Title: J——, T. M.
Source text: Surgeon General Joseph K. Barnes, United States Army, The Medical and Surgical History of the War of the Rebellion. (1861–65.), Part 1, Volume 2 (Washington, D.C.: Government Printing Office, 1870), 248.
Civil War Washington ID: med.d1e16297
CASE.—Private T. M. J——, Co. H, 45th North Carolina Regiment, aged 38 years, was wounded at Silver Spring, near Washington, July 12th, 1864, by a conoidal ball, which entered at the middle of the superior border of the right temporal bone, and passing transversely, fractured both tables of the skull. He was taken prisoner and conveyed to the Lincoln Hospital, Washington, on the 17th, being conscious at the time. On the 27th, the wound was enlarged and fragments of bone were removed. The wound was in a healthy condition, and the patient's pulse full and regular. Convulsions, followed by paralysis of the right side, succeeded the operation. These symptoms continued until the 29th, when he became comatose. Mercurial purgatives, cold applications, friction and sinapisms to the extremities, were used without avail. The patient sank rapidly, and died on the 29th. The post-mortem examination revealed a fragment of bone, about one inch in diameter, lying upon the brain substance. An abscess existed about the size of an English walnut. The brain substance of the right lobe was much softened and congested, and the ventricles were filled with serous fluid. The vault of the cranium was preserved, and is figured in the wood-cut. Fragments have been removed from an elliptical space, measuring one by one and one-fourth inches. The posterior half of the sagittal suture is separated, and five fissures radiate from the fractured point. The edges of the opening are necrosed, cribriform, and crumbling. The specimen and history were contributed by Acting Assistant Surgeon T. L. Leavitt.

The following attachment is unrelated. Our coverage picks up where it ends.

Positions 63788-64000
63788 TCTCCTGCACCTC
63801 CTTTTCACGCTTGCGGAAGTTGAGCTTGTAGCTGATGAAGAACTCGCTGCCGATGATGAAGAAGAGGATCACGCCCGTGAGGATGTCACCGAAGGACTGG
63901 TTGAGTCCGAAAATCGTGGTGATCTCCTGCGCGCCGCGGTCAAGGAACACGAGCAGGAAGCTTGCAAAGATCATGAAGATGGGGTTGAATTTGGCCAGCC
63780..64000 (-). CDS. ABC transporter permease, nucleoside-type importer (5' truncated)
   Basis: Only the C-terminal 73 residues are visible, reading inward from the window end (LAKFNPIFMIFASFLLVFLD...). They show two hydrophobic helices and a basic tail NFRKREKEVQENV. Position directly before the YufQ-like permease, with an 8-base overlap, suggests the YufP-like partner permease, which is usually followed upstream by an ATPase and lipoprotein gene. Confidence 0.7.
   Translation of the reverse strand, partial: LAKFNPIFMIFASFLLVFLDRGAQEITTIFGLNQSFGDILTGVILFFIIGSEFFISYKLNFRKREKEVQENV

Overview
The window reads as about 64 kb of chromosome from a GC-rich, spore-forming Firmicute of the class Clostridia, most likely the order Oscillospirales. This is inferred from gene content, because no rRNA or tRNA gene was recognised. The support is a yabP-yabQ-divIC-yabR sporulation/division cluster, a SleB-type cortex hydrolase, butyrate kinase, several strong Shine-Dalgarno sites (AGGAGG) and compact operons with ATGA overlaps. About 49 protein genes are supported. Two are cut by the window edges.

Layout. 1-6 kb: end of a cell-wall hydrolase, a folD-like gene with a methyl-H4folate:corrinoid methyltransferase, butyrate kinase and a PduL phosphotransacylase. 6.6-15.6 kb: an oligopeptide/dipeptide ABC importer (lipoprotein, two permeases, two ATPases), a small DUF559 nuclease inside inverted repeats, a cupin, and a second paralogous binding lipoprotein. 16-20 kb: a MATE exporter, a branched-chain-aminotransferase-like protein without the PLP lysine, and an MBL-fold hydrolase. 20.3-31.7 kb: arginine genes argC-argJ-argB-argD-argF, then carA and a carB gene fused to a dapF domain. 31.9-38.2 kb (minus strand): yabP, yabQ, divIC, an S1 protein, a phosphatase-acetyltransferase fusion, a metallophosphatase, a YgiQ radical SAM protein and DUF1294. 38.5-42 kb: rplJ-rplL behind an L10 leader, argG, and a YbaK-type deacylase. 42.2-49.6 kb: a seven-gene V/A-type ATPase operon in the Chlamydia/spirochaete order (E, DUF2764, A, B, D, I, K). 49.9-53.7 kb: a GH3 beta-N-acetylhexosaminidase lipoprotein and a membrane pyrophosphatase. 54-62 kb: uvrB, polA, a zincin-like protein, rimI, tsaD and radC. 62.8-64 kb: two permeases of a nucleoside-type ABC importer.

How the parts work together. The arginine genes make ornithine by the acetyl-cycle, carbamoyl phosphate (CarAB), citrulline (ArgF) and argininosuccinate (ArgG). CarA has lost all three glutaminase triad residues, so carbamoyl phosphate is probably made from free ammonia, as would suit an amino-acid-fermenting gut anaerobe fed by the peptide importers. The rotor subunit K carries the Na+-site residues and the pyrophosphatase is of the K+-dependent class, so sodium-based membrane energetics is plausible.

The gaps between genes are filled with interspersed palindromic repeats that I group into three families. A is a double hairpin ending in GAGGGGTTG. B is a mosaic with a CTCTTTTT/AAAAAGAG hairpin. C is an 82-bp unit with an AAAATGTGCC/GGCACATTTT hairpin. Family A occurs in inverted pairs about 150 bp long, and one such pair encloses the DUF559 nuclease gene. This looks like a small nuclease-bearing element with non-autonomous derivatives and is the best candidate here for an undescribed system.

[Editor's Note: No wood-cut figure appears with this case in the published MSHWR, Part 1, Volume 2.]